Ohio Start Date for Sports Betting Won’t Change for Buckeyes-Bulldogs Football Game

The Ohio Casino Control Commission was also told Wednesday of administrative actions taken against Barstool Sportsbook and PlayUp, albeit over different allegations.

Dec 14, 2022 • 15:08 ET • 3 min read
Ohio State sports betting
Photo By - USA TODAY Sports

The timing of a huge college football game won’t be enough to move the start date for legal sports betting in Ohio

Fourth-seeded Ohio State will play first-seeded Georgia in a College Football Playoff semifinal on December 31, just one day before a host of retail and online sports betting sites will begin taking wagers in the Buckeye State.

The game would likely draw a hefty amount of interest from bettors and handle for operators in Ohio if wagering on the matchup is allowed. 

It won’t, though, unless the game runs until after midnight. 

Ohio Casino Control Commission Executive Director Matt Schuler reiterated during a public meeting on Wednesday that the universal start date for legal sports betting in Ohio remains Jan. 1, 2023. It is then that wagering can begin over the internet, at brick-and-mortar sportsbooks, and using lottery-linked kiosks. 

Clearing up any misunderstanding

Schuler said some media had suggested the commission would or should move up the universal start date, and that they had received subsequent inquiries about the matter. This created uncertainty among the entities the commission regulates, the director said, which he was hoping to clear up.

“The universal start date by law has to be a date where all classes of licenses are able to start at the same time,” Schuler said. “And so we picked January 1 as the date that the [Class A, B, and C licensees] and services providers would all be able to launch. It was very purposeful.”

After looking into the matter, the facts the commission relied upon to set the January 1 start date haven’t changed, the director added, and that date will not be varied. So, even with the massive college football matchup on deck, Ohio will have no legal sportsbooks to take bets from players when the Buckeyes take the field.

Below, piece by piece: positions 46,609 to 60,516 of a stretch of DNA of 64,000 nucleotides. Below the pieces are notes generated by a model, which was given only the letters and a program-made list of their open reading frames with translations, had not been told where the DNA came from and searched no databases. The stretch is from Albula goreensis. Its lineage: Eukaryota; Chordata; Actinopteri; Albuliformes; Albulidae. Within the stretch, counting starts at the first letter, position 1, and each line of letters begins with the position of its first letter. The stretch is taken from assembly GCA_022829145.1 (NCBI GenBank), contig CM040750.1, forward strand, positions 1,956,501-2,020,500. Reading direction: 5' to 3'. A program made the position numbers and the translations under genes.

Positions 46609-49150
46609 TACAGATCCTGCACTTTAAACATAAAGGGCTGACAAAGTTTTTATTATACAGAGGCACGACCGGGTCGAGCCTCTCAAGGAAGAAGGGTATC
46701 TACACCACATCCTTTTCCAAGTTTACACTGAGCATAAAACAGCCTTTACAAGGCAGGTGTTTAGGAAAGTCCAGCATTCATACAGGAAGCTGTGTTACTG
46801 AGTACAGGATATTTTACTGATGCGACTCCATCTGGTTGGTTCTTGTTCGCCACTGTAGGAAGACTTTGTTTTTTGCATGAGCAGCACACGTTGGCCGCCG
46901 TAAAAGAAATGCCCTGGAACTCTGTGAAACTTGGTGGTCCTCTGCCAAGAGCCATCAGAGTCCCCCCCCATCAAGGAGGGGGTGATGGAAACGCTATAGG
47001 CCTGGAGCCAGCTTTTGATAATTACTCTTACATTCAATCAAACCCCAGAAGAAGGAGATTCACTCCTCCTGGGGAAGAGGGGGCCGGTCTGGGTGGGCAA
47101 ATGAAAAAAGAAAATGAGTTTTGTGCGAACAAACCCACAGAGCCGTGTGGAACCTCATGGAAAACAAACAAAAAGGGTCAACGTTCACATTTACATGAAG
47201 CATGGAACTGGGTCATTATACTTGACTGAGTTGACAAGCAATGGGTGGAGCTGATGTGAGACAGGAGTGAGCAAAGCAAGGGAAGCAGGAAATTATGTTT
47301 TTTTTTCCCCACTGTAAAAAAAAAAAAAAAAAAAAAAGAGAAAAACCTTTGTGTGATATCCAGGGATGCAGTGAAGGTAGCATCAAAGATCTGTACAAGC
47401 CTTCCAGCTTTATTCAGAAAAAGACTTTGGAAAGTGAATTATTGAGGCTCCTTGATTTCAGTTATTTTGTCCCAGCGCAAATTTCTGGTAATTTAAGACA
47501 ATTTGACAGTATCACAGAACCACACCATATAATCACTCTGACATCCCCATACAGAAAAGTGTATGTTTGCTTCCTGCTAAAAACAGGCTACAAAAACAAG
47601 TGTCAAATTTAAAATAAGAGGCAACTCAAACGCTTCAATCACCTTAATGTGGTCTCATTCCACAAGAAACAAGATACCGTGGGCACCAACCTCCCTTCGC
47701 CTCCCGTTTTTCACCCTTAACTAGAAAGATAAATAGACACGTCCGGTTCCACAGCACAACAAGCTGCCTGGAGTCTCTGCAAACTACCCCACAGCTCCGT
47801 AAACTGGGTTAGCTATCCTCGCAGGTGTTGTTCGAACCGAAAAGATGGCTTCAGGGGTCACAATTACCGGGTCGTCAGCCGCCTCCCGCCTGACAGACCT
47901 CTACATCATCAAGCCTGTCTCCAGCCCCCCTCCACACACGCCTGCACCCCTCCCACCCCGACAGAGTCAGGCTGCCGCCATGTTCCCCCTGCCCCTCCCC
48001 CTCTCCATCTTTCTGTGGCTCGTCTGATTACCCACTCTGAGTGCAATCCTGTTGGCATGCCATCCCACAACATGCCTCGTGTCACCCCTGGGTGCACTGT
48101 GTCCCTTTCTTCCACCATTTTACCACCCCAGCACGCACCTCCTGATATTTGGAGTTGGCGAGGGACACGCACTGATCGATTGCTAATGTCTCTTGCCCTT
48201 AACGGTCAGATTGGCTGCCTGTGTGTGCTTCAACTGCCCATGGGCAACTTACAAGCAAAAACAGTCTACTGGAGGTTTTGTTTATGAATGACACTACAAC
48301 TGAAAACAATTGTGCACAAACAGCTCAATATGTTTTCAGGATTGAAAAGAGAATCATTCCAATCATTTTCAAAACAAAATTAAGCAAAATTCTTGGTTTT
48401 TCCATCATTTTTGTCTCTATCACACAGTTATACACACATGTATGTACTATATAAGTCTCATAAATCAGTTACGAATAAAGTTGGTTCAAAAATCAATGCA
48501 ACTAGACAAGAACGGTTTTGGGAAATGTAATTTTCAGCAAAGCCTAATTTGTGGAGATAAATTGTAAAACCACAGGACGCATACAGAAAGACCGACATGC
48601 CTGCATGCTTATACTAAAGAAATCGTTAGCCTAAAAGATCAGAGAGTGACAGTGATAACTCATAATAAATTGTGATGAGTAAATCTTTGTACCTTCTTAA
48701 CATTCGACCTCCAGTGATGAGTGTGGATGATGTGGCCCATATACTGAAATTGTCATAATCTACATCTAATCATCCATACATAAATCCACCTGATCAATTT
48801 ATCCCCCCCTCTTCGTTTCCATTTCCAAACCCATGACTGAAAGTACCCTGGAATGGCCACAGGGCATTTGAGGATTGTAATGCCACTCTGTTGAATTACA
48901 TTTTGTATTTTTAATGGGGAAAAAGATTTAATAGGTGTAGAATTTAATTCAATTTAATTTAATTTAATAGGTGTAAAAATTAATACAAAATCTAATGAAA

Some of the matters the casino control commission is still sorting out were evident on Wednesday, as the regulators approved mobile sports betting licenses for companies connected to Bally Bet, Betway, and Underdog Fantasy. Another online sports betting license was approved for Out The Gate Inc., pushing up the number of licensed mobile operators in the state to 20. 

Put on notice 

However, Schuler also had some awkward news for commissioners. One was that as part of a licensing suitability investigation, commission staff uncovered information regarding “potential illegal gambling” activity by PlayUp, which wants to offer online sports betting in Ohio. 

PlayUp has requested a hearing on the proposed denial of its application by commission staff, but, in the meantime, the operator will not be licensed or allowed to take bets in Ohio, Schuler said. While the director didn’t comment further on the allegations, he stressed the importance of the commission’s suitability investigations and the “very high standards” applicants face. 

Among other things, the notice of opportunity for hearing to PlayUp alleges the operator is not suitable or eligible for a so-called mobile management services provider license. This is because, the casino control commission claims, PlayUp accepted "illegal" wagers from U.S. bettors after April 16, 2015, through its "slots+" product. The operator did not respond to questions from Covers before this story was published.